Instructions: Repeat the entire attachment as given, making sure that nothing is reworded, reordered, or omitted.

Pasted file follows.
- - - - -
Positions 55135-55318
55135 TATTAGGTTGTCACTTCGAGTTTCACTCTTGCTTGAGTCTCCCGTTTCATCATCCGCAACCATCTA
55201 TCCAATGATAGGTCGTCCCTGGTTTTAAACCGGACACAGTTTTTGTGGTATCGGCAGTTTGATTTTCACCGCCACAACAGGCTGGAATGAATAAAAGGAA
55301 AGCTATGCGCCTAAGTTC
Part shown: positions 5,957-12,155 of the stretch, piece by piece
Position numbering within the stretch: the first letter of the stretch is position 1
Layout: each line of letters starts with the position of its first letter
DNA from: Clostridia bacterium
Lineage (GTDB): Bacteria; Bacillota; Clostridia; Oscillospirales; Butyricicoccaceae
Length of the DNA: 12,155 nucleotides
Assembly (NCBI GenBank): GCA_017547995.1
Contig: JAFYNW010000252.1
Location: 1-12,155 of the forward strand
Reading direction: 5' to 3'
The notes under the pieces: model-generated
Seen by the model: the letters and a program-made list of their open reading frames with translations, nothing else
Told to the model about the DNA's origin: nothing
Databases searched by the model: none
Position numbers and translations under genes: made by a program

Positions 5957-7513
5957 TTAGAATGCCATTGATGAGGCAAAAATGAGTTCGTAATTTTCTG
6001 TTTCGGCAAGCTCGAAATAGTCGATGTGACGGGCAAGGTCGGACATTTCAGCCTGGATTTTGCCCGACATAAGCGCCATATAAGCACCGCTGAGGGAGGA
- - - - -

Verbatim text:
Positions 55135-55318
55135 TATTAGGTTGTCACTTCGAGTTTCACTCTTGCTTGAGTCTCCCGTTTCATCATCCGCAACCATCTA
55201 TCCAATGATAGGTCGTCCCTGGTTTTAAACCGGACACAGTTTTTGTGGTATCGGCAGTTTGATTTTCACCGCCACAACAGGCTGGAATGAATAAAAGGAA
55301 AGCTATGCGCCTAAGTTC
Part shown: positions 5,957-12,155 of the stretch, piece by piece
Position numbering within the stretch: the first letter of the stretch is position 1
Layout: each line of letters starts with the position of its first letter
DNA from: Clostridia bacterium
Lineage (GTDB): Bacteria; Bacillota; Clostridia; Oscillospirales; Butyricicoccaceae
Length of the DNA: 12,155 nucleotides
Assembly (NCBI GenBank): GCA_017547995.1
Contig: JAFYNW010000252.1
Location: 1-12,155 of the forward strand
Reading direction: 5' to 3'
The notes under the pieces: model-generated
Seen by the model: the letters and a program-made list of their open reading frames with translations, nothing else
Told to the model about the DNA's origin: nothing
Databases searched by the model: none
Position numbers and translations under genes: made by a program

Positions 5957-7513
5957 TTAGAATGCCATTGATGAGGCAAAAATGAGTTCGTAATTTTCTG
6001 TTTCGGCAAGCTCGAAATAGTCGATGTGACGGGCAAGGTCGGACATTTCAGCCTGGATTTTGCCCGACATAAGCGCCATATAAGCACCGCTGAGGGAGGA